To the extent that Mr. Facio sought to have the federal district court set aside a state default judgment, the federal court lacked jurisdiction to grant that relief. In District of Columbia Court of Appeals v. Feldman, 460 U.S. 462, 103 S. Ct. 1303, 75 L. Ed. 2d 206 (1983), the Supreme Court made it entirely clear that federal district courts and federal courts of appeals lack jurisdiction to review or reverse a state court judgment. Any such federal review has to be addressed directly to the United States Supreme Court from the state's highest court pursuant to 28 U.S.C. § 1257.
Mr. Facio also seeks a second form of relief that would have the federal court declare the Utah default rules unconstitutional as applied. However, Feldman not only prohibited direct review of state judgments by lower federal courts, but it also prohibited those federal courts from issuing any declaratory relief that is "inextricably intertwined" with the state court judgment. Feldman, 460 U.S. at 483-84 n. 16, 103 S. Ct. at 1315-16 n. 16; Razatos, 746 F.2d at 1433. We believe that Mr. Facio's request for declaratory relief is inextricably intertwined with his request to vacate and to set aside the default judgment. In this case, the two forms of relief are so intertwined, in fact, that if Mr. Facio is not able to set aside the default judgment against him, he would lack standing to assert his second claim, which is the request that the federal court declare Utah's default judgment procedures unconstitutional. Unless Mr. Facio's default judgment is upset, his only interest in Utah's default judgment procedures is prospective and hypothetical in nature. He cannot establish a sufficient interest in the future application of those procedures to him to establish a constitutional case or controversy.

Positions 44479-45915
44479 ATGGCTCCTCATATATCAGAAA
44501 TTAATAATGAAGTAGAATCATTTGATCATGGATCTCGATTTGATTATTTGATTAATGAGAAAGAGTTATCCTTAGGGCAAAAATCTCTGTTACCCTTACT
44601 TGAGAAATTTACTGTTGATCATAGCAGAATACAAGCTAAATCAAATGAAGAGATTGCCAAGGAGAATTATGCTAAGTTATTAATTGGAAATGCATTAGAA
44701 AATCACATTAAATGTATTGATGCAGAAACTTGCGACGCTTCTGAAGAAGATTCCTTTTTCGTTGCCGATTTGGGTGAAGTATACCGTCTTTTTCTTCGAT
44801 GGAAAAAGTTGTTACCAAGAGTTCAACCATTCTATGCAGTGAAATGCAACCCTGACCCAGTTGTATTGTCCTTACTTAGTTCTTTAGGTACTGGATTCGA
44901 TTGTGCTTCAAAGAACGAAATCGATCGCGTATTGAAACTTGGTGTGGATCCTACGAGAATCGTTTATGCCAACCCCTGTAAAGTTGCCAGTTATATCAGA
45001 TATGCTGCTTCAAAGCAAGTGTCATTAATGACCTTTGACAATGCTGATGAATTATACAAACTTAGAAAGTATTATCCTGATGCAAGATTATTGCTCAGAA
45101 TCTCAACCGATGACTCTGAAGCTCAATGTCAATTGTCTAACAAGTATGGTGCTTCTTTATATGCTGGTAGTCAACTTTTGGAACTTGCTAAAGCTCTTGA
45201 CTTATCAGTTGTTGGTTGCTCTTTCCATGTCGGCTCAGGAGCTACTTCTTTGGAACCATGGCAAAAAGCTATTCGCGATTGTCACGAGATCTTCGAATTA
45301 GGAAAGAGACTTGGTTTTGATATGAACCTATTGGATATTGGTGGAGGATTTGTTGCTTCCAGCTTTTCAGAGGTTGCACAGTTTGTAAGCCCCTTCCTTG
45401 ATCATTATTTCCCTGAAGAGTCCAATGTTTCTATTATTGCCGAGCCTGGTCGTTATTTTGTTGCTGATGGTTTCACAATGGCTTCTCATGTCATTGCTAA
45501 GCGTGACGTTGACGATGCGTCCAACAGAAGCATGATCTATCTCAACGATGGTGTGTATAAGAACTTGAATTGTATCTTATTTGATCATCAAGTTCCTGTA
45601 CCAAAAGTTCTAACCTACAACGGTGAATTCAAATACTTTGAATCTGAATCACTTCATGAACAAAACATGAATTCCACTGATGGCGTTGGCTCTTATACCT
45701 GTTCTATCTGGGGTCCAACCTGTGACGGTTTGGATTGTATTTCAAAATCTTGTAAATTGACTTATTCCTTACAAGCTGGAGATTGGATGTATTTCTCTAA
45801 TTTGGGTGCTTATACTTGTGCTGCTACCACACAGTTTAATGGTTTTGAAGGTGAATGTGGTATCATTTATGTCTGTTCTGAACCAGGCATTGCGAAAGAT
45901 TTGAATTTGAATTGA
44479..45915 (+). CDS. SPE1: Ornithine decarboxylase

Because Mr. Facio's threshold ability to establish standing with regard to his claim for declaratory relief is dependent upon his ability to upset the default judgment against him, that presents a classic case of an inextricably intertwined relationship between the two requested types of relief. For instance, this court in Anderson v. Colorado, 793 F.2d 262 (10th Cir. 1986), refused to allow a plaintiff to hide behind the language of a general attack on state procedures while bringing what was in reality a claim to overturn a state court decision. We stated there, in a holding that is equally applicable here, that " [w]here a constitutional issue could have been reviewed on direct appeal by the state appellate courts, a litigant may not seek to reverse or modify the state court judgment by bringing a constitutional claim under 42 U.S.C. § 1983." Id. at 263.